After hack, Thales defense and security project data yet to appear on dark web

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Hacker in a hoodie – ASCII art (Getty images)

BEIRUT — French defense and aerospace firm Thales was attacked by hackers last week, with company data having been published on the dark net. However, sources close to the matter tell Breaking Defense that the published data is not linked to any of the company’s major defense or national security programs.

The sources, speaking under condition of anonymity, expressed confidence that military and security projects were not affected by the breach, but admitted that it’s possible information was stolen that has yet to be discovered or made public. Even with that caveat, that sensitive defense information has yet to become public is a good sign for the firm.

Among the key projects that appear to have been protected from the intrusion are the Rafale and Eurofighter Typhoon subsystems, radars, military satellites, counter drones and counter-mine systems, airport security and cybersecurity systems.

On Nov. 11, Thales revealed that an extortion and ransomware group known as LockBit 3.0 had released on its publication platform data stolen from the company. In its statement, Thales said that there has been no intrusion of its IT systems, that it had opened an internal investigation and that it has informed France’s ANSSI national cyber security agency.

“Thales security experts have identified one of the two likely sources of the theft, which has been confirmed through the user account of a partner on a dedicated collaboration portal. This has led to the disclosure of a limited amount of information, and Thales continues to investigate the other source of theft,” the firm said in its statement.

Thales is a provider of defense, aeronautics, space, transport and digital security technologies for different countries around the world.

According to Reuters, the firm’s shares dropped as much as 8.5% on the news. But in its statement, Thales insisted that the drop in its share price is not linked to Lockbit.

“Thales reiterates that, as of now, there is no impact on the Group’s operations. The firm is working closely with its partner and is providing all of the necessary technical support and resources to minimize any potential impact to concerned customers and stakeholders,” the statement said. The company remains vigilant towards any data theft, systematically mobilizing its teams of security experts, “as data security of any of our stakeholders is our utmost priority.”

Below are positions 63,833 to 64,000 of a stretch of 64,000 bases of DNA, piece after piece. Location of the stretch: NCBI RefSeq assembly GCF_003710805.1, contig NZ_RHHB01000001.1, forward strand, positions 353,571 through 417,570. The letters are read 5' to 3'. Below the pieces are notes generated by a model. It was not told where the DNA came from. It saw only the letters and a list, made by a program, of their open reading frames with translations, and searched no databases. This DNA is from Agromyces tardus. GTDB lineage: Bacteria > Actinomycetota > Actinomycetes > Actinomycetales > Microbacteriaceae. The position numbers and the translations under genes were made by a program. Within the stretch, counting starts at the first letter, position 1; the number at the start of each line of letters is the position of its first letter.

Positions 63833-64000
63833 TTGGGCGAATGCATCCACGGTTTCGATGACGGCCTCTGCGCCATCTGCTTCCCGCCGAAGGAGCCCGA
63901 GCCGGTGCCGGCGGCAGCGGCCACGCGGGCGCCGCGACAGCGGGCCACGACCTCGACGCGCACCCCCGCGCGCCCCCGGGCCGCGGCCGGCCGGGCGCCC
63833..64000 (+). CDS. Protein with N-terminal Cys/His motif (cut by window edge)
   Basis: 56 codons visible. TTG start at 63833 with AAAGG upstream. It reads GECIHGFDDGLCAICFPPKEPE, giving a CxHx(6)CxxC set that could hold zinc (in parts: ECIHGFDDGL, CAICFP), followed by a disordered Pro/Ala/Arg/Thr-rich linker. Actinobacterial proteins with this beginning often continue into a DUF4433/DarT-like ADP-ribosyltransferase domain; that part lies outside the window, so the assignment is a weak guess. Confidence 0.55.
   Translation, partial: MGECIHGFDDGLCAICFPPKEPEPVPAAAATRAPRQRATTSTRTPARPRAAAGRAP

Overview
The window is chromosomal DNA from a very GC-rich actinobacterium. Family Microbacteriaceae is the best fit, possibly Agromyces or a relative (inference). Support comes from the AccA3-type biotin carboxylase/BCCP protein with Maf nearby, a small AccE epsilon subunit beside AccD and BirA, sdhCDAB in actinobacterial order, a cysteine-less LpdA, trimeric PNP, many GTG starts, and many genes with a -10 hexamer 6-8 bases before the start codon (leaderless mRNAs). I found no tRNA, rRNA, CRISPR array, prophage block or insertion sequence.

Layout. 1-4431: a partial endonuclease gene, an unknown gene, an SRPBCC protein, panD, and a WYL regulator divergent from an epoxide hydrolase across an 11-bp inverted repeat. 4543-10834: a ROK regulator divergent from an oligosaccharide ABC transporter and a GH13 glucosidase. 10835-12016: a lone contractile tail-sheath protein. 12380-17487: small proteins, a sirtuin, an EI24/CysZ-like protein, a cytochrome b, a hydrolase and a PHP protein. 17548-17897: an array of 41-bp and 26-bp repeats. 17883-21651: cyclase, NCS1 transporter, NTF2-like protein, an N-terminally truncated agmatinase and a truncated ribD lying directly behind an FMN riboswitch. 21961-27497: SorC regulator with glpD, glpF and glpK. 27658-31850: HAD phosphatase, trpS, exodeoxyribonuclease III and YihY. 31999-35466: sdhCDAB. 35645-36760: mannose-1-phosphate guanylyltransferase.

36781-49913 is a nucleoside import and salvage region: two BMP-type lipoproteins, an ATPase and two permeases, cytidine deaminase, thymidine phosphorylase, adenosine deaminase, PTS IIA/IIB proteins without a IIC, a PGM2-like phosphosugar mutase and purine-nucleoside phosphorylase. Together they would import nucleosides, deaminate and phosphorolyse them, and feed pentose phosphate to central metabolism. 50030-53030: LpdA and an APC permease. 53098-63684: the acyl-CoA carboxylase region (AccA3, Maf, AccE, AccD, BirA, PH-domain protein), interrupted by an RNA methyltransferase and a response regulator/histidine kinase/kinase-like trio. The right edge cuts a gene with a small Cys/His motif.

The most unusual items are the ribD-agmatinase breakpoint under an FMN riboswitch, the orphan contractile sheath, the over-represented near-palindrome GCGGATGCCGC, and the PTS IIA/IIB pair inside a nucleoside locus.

LockBit 3.0, also known as LockBit Black, is a ransomware family that was announced in July 2022. The capabilities can encrypt and exfiltrate all the files on an infected device, apparently allowing the attacker to hold the victim’s data hostage until the requested ransom is paid. This ransomware is now active in the wild, and is causing a lot of concern.

“Lockbit is a hacking group and has arguably become the dominant and most prevalent RaaS (Ransom as a service) provider,” cyber security expert and CEO of Dreamlab cybersecurity firm, Nicholas Mayencourt told Breaking Defense.

He added that this new generation of the system has improved its evasion of analysis and tracking techniques. The group even went so far to go through a paid for public bug bounty program to eliminate any vulnerabilities in their crimeware.

Mayencourt also sees a silver lining to this attack, noting that “Thales as a company offers cyber security services and products as well. After an initial compromise and frustration, this case could be a good case for Thales to demonstrate its capabilities. It is already not a good sign that this [hack occured], yet Thales has now all the possibilities to show and make the difference and re-establish trust.”

Anytime a Western defense company is hacked, questions quickly arise as to whether Russia or China are behind it, as opposed to just normal criminals looking to score some money via ransomware. Mayencourt couldn’t say what the reason for this particular attack is, but did note that there is a history between Lockbit and an older group, known as Conti, which has been tied to Russia in the past.

“As Conti has been a Ukrainian and Russian “joint venture” the group quickly imploded after the war started,” he noted, with Lockbit taking up a lot of the room that Conti had been acting in.





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